The baking is done when the textures are processed and compressed into the virtual texture file. Input is normal, diffuse, spec, gloss textures. Output is VTEX file that is used by runtime.
Now that I'm looking at my code I think it's a bit different than you describe. The Toksvig factor only affects the mipmaps that are generated because it uses the denormalization from mipping. The LOD trick affects all levels and is applied as a filter kernel. Now that I'm recalling this more (I wrote the code maybe a year ago) the Toksvig factor is for minification accuracy, such as bumpy surface looking rough at a distance, but doesn't do much to help aliasing. The LOD trick does the heavy lifting to reduce aliasing. I have it set a bit heavy handed to squash the sparklies because we had a ton. My LOD trick is doing a very similar function to your Toksvig filter. I'll have to try this and compare.
To further explain this LOD trick if it isn't clear yet, I'm precalculating what the hardware texLOD would be when the envmap would be looked up by a reflection vector from the normal map. I calculate it as if the view vector is the vertex normal and the normal map is at pixel resolution. Then since I use the gloss to choose the mip level of the envmap I modify the gloss value to use a higher mip if it needs it. In other words min( gloss, glossFromTexLOD ). Doing this means I don't have to rely on the shitty 2x2 pixel hardware LOD for envmaps and can also use it for blinn highlights but I have to sacrifice view dependence.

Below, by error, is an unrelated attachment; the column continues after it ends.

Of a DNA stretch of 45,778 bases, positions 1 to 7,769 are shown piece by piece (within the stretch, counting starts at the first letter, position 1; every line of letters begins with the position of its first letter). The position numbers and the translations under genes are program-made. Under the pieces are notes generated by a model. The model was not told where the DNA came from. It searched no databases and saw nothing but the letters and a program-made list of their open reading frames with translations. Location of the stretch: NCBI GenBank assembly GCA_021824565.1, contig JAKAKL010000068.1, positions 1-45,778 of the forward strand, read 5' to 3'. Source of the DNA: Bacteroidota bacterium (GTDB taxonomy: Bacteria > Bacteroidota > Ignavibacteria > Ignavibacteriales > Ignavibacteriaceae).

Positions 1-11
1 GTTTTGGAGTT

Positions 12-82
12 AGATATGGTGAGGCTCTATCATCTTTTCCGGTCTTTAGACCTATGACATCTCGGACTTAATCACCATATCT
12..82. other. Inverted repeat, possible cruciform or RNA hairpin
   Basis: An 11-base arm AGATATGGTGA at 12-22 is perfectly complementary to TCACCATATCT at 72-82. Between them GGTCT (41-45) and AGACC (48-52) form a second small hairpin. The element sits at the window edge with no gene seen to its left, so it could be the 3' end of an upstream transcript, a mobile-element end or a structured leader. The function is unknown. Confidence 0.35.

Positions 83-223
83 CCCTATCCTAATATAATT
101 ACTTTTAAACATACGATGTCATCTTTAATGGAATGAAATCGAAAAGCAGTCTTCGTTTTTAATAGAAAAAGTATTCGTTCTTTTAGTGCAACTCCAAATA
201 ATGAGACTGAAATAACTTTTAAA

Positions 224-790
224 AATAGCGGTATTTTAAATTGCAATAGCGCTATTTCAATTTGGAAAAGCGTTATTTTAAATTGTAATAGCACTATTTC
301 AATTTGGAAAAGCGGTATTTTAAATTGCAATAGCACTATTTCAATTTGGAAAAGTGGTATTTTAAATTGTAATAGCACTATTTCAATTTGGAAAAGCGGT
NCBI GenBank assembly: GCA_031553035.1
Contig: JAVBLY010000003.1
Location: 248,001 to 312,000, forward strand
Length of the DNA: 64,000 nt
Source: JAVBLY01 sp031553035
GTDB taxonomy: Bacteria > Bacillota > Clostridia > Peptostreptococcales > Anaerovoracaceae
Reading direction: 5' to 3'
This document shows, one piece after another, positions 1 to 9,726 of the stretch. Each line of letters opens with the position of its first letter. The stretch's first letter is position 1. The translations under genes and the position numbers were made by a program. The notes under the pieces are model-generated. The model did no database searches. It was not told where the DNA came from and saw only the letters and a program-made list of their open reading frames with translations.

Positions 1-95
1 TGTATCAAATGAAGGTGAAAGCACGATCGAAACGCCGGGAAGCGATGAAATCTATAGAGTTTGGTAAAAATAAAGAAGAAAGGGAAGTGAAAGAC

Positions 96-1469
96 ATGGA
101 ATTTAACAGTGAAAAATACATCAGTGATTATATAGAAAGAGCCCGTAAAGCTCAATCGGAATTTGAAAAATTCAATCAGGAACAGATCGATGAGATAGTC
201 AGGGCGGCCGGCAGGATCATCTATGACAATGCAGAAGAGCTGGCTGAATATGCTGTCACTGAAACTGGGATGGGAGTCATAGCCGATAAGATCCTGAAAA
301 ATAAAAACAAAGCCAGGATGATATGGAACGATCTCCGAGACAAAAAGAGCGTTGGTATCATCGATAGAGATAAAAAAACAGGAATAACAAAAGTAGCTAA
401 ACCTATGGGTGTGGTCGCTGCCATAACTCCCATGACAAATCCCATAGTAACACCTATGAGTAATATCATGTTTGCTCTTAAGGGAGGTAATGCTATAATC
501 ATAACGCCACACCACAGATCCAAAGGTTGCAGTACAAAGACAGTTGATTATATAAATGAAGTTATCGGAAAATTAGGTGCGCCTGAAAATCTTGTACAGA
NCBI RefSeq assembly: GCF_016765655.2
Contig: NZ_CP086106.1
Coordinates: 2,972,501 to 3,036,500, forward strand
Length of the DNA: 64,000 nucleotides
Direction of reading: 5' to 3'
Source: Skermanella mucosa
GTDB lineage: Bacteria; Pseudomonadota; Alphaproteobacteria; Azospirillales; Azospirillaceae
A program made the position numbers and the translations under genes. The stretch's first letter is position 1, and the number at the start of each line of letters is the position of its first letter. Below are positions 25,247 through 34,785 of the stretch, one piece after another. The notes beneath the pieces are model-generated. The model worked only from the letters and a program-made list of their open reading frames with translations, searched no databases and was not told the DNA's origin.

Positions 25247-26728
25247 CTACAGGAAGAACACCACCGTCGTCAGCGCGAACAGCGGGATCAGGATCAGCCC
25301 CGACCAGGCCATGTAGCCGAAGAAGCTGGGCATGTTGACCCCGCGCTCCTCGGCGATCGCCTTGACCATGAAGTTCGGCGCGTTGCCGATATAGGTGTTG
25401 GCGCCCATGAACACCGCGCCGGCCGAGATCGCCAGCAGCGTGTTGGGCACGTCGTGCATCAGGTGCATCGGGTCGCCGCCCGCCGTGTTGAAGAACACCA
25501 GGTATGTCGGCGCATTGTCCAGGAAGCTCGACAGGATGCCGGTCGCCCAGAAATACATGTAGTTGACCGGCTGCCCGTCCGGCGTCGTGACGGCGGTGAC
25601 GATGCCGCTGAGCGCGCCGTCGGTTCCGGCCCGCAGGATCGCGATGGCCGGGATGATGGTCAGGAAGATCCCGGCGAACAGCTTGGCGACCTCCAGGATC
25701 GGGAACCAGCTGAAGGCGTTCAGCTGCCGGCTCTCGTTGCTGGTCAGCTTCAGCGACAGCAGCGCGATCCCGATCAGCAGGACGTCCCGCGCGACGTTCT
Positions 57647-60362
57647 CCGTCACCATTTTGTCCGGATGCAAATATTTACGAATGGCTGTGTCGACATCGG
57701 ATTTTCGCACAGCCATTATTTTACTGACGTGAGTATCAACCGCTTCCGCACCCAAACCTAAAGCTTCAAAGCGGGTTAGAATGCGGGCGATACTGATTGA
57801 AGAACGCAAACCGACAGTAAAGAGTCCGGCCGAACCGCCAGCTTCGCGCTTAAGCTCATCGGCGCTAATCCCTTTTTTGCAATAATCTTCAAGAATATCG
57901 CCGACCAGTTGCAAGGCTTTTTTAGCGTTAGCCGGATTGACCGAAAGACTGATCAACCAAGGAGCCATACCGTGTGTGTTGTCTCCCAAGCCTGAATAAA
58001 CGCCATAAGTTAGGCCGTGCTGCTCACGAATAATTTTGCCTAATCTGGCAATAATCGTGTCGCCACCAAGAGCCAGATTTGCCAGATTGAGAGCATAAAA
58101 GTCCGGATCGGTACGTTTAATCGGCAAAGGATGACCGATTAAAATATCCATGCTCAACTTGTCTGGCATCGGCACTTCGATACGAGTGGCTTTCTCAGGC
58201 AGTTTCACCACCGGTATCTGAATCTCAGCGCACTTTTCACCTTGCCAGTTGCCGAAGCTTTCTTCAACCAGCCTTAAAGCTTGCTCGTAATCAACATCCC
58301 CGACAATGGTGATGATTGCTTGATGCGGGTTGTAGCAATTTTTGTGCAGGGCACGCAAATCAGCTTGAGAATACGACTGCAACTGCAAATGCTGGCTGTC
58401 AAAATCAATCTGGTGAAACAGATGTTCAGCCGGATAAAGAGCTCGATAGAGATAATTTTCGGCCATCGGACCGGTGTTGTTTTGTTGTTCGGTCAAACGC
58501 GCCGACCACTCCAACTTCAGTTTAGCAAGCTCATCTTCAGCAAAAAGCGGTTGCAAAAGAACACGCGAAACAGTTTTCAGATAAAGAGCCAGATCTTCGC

I use blinn power = exp2( gloss * c0 + c1 ) and envmap mip = ( 1 - gloss ) * 5. The two are eyeballed to match the close as I can. Yes, so long as you match the amount a light source blurs in each the same data works well for both. The problems I have left are high geometric curvature causing aliasing not caught by the LOD trick due to not having object space normals (think metal railings) and not being able to set LOD on a per pixel basis that I've mentioned before.